With Trump gone, is Mexico reverting to mooching and meddling? Mexican President AMLO (Andres Manuel Lopez Obrador) thinks the United States needs a guest worker program, to be filled with Mexican and Central American workers. In his March 1 virtual meeting with President Biden, the Mexican president discussed this possibility and Biden, unsurprisingly, is open to the possibility [ Biden Voiced Openness on Migration to AMLO, Officials Say, by Nacha Cattan and Max De Haldevang, Bloomberg, March 2, 2021].
At his daily press conference on March 1, AMLO spoke about sovereignty, stating that “Biden was respectful of our sovereignty” but that so was Trump.
On March 2, a reporter mentioned the missing money:
[F]ormer braceros are asking that, before starting a new migratory plan, you respond to the historic debt …with the braceros of 7 or 8 decades ago…
AMLO replied that the issue was being adjudicated in court.
Later, the Mexican president was asked if the proposed guest worker program would only be for Mexicans and if it would “only be for the agricultural sector or for all sectors.”
[T]there are now work visas of two types, for agricultural workers and for general workers, and we want to include from now all professionals.
Pretty ambitious, eh?
AMLO also spoke at the press conference about
…the necessity of regularizing our fellow Mexicans who live and work in the United States.
In other words, Amnesty [Versión estenográfica. Conferencia de prensa del presidente Andrés Manuel López Obrador del 2 de marzo de 2021 (“Stenographic Version, Press Conference of President Andres Manual Lopez Obrador of March 2, 2021”), Mexican Presidential Website, March 2, 2021]
The Instituto Nacional de Migración (INM), Mexico’s immigration bureaucracy, reported the discovery of 201 migrants from El Salvador, Honduras and Guatemala, who were travelling in a trailer in Chiapas [a Mexican state which borders Guatemala]. Among them were found 51 unaccompanied minors.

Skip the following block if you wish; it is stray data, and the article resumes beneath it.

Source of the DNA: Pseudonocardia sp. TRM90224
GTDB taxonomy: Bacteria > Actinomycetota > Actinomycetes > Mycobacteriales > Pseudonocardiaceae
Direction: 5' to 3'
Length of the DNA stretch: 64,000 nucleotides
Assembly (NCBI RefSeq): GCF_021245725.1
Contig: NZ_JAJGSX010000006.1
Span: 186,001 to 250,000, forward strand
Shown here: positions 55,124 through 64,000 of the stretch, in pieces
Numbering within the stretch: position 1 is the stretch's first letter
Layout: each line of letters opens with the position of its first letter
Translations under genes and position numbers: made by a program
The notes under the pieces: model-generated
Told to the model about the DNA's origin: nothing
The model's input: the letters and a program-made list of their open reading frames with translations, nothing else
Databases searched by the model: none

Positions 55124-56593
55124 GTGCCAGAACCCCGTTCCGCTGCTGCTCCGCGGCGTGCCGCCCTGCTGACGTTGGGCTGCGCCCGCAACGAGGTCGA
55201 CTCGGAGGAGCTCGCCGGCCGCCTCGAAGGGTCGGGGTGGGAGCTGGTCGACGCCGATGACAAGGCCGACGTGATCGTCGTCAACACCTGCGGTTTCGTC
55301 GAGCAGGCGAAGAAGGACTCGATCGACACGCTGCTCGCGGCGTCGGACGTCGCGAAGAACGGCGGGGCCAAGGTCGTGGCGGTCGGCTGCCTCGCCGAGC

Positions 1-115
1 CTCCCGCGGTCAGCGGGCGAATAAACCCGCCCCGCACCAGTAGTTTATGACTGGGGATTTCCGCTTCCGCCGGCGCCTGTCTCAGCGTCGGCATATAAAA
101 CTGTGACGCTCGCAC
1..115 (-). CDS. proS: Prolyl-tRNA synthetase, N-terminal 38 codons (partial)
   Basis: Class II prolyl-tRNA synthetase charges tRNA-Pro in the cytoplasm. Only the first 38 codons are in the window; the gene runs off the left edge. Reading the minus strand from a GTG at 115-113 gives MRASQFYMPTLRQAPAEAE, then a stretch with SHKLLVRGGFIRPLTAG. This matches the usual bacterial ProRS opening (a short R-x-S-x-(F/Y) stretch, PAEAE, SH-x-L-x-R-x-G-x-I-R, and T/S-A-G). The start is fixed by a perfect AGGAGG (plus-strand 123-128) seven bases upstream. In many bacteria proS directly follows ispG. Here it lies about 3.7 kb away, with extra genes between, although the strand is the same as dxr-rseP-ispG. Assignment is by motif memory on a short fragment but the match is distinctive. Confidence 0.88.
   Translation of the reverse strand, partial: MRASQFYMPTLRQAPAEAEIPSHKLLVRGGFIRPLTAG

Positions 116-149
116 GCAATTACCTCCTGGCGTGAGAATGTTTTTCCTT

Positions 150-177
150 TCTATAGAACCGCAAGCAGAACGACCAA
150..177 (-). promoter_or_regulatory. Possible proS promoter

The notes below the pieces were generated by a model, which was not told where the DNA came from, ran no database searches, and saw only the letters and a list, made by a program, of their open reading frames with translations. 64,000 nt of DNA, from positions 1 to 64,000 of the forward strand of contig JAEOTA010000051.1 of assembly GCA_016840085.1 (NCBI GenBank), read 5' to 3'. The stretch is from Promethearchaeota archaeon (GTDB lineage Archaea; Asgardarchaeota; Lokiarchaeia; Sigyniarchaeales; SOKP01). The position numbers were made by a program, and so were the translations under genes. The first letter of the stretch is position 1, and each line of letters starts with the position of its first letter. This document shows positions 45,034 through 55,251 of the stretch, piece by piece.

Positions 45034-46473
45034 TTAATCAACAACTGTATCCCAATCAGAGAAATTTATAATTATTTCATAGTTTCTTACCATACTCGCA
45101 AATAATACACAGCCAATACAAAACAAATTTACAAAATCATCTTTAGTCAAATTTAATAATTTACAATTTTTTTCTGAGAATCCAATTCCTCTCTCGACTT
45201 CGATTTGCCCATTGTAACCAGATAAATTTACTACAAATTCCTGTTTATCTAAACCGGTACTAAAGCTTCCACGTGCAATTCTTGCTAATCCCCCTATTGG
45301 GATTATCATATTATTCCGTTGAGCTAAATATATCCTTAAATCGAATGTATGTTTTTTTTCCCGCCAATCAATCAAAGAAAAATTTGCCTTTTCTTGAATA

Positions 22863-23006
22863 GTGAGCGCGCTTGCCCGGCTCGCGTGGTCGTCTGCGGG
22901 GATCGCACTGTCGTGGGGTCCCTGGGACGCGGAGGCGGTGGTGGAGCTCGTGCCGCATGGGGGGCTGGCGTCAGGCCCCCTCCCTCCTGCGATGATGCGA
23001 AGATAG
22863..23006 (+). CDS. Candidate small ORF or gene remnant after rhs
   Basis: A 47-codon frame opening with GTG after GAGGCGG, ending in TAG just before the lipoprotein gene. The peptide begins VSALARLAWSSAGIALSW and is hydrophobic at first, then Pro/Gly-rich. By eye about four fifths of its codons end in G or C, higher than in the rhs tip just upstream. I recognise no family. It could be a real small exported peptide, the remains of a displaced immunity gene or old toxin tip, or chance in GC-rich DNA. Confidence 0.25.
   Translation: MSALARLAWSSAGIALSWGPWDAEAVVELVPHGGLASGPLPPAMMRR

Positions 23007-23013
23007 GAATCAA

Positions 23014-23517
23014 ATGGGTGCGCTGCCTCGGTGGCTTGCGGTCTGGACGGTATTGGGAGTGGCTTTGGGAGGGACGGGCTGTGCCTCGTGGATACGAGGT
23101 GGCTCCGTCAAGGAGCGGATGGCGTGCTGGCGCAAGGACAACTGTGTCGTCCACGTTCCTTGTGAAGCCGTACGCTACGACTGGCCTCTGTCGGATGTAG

None had permission to be in Mexico, and all were detained [INM encuentra tráiler con 201 migrantes en Chiapas (“INM Finds Trailer with 201 Migrants in Chiapas”), by Francisco Mejia, Milenio, March 3, 2021].
Here’s what the municipal police did with them:
….[T]hey took them in various police vehicles to the installations of the Procuraduría General de la República (federal law enforcement) from whence they will be taken to the Instituto Nacional de Migración [immigration bureaucracy] for their eventual deportation.
[Rescatan a 60 migrantes centroamericanos en Acolman; incluidos menores de edad (“Sixty Central American Migrants Rescued in Acolman, including Minors”), by Alejandra Gudino Milenio, March 6, 2021]
Just imagine! Local police, federal police and immigration authorities working together to detain and deport illegal aliens!
Maybe the U.S. should try it.
And every illegal alien detained in Mexico is one illegal alien that, at least for now, is not entering the U.S.
A 25-year-old Guatemalan lost an arm while riding on a train through central Mexico, falling while attempting to recover an alcoholic beverage he had dropped. His arm was severed by the train and he was hospitalized.
The Milenio article ends thusly: “The victim, who appears to be undocumented, will also be detained by the migratory authorities” [Migrante centroamericano pierde un brazo tras caer del tren en Paseo Tollocan (“Central American Migrants Loses Arm After Falling from Train on Paseo Tollocan”), by Abadiel Martinez, March 3, 2021].
I wonder if this young man was inspired to travel north by Biden?
There is still plenty of remittance money being sent back to Mexico by Mexicans in the U.S. The January 2021 remittance total of $3.3 billion dollars was a 26% increase over the January 2020 total.
But the January 2021 total was a decrease from the total in the previous month of December 2020: $3.7 billion. That’s probably because of the Christmas season. Remesas inician 2021 con saldo histórico; crecen 26% en enero (“Remittances begin 2021 with Historic Balance: A 26% Increase in January”) by Silvio Rodriguez, Milenio, March 1, 2021) and Bank of Mexico report Ingresos por Remesas - (CE81) on Bank of Mexico website.